The unveiling of the sort-of-Orwellian-named Fair Elections Act by Democratic Reform Minister Pierre Poilievre this morning is attracting attention among journalists and commentators for its apparent lack of consultation with Elections Canada and pieces like changes to campaign spending limits that were selectively left out of the press conference by the Minister, but equally concerning is a seemingly small change to voter ID laws at the ballot box.
The Fair Elections Act, as announced today, proposes to eliminate a policy in place that allowed an individual to vote without the possessing one of the official pieces of ID by having another individual, whom they know, ‘vouch’ for their identity and residence. The current policy that allows ‘vouching’ makes Canada in the same class as the most permissive nations in terms of election rules. (note: this is a good thing in a democracy with steadily falling voter turnout).
It may seem reasonable to assume that all Canadians possess a piece of valid ID for the purposes of voting, but we know this is not the case (pdf). Low-income voters are much less likely to have a driver’s licence or other valid piece of ID. Students may have a driver’s licence but lack the documentation of their residence since they are much more likely to move frequently. For example, a survey at St. Francis Xavier University in Nova Scotia found that 30% of students who attempted to vote were denied.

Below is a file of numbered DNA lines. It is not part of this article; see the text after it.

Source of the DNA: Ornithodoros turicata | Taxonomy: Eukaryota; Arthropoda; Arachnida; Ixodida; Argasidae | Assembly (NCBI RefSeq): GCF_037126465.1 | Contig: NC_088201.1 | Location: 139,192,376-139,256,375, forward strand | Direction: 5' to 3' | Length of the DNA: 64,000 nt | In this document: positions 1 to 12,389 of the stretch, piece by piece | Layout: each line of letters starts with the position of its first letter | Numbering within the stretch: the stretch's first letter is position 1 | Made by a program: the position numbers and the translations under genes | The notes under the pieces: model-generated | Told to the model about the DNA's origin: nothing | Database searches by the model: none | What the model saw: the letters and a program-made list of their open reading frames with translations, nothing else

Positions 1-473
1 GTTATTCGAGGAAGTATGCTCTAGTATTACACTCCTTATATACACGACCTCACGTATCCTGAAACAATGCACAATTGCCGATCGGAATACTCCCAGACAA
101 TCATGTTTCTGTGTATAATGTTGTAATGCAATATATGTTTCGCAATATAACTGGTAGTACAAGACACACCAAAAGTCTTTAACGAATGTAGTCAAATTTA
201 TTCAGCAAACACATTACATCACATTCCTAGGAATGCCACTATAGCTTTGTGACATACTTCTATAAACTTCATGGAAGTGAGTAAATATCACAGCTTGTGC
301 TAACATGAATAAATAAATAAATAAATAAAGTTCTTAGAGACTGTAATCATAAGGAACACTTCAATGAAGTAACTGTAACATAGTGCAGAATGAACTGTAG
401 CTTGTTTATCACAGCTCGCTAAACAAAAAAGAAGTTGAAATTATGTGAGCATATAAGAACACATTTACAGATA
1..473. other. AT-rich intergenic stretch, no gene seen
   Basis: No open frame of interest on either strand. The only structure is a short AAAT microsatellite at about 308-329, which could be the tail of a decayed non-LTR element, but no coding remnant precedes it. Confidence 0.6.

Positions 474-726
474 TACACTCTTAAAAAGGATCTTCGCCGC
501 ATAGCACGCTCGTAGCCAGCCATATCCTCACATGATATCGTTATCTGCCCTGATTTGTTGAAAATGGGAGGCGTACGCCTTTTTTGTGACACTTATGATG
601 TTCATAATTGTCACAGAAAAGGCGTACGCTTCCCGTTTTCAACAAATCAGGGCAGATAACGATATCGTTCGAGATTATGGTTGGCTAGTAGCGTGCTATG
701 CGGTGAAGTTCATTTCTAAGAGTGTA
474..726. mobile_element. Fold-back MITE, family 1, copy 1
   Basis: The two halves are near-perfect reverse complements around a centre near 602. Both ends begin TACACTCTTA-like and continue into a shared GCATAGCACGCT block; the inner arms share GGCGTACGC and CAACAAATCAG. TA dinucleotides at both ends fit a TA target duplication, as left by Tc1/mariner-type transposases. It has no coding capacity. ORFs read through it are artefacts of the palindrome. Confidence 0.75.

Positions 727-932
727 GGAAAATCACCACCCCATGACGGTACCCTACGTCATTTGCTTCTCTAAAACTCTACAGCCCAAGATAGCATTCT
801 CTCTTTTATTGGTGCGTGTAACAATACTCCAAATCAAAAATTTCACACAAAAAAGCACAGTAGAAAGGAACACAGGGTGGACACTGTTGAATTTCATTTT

There is extensive literature to back up arguments that strict voter ID laws affect voter turnout among certain groups of electors. Prof. Hershey, writing in a U.S. context–which we know has some pretty dreadful voter ID laws that are marketed as fraud prevention, but critics agree are clever Republican attempts to suppress minority voters–tells us (pdf):
“The immense literature on the costs of voting has shown that costs ranging from the registration requirement to strict voter-ID laws do reduce voter turnout to some degree and that the impact seems to fall disproportionately on the least educated and the least wealthy.” (90)
So that leads to the question: is voter fraud by vouching a big problem in Canada?
Minister Poilievre cites a study commissioned by Elections Canada (pdf), written by Harry Neufeld, which claims that the “irregularities” for vouching voting was around 25%. Yet when one looks at the report, Neufeld is using the term “irregularities” in reference to electoral workers ‘irregularly’ applying policy, not confirmed cases of voter fraud by vouching.
Minister Poilievre is thus knowingly invoking a term that sounds a lot worse to a causal reader than the author of the report is intending in that context. To be clear: Neufeld is saying that in 25% of cases of ‘vouching’ voting, electoral workers ‘irregularly’ applied the policy (to require a registered voter in the riding to vouch for the voter without ID), NOT that 25% of vouching voters were found to be fraudulent! This is obviously an important distinction.
Elections Canada confirms (pdf) that about 120, 000 voters used vouching procedures in the last election. This policy change would thus affect a sizeable number of voters, and studies demonstrate that these voters are disproportionately young, poor and less educated–precisely the groups of Canadians with lowest voter turnout rates already. Of course systems to prevent fraud in the electoral system are essential to legitimate elections, but one worries about political motivations when a rule change so disproportionately affects a particular segment of electors.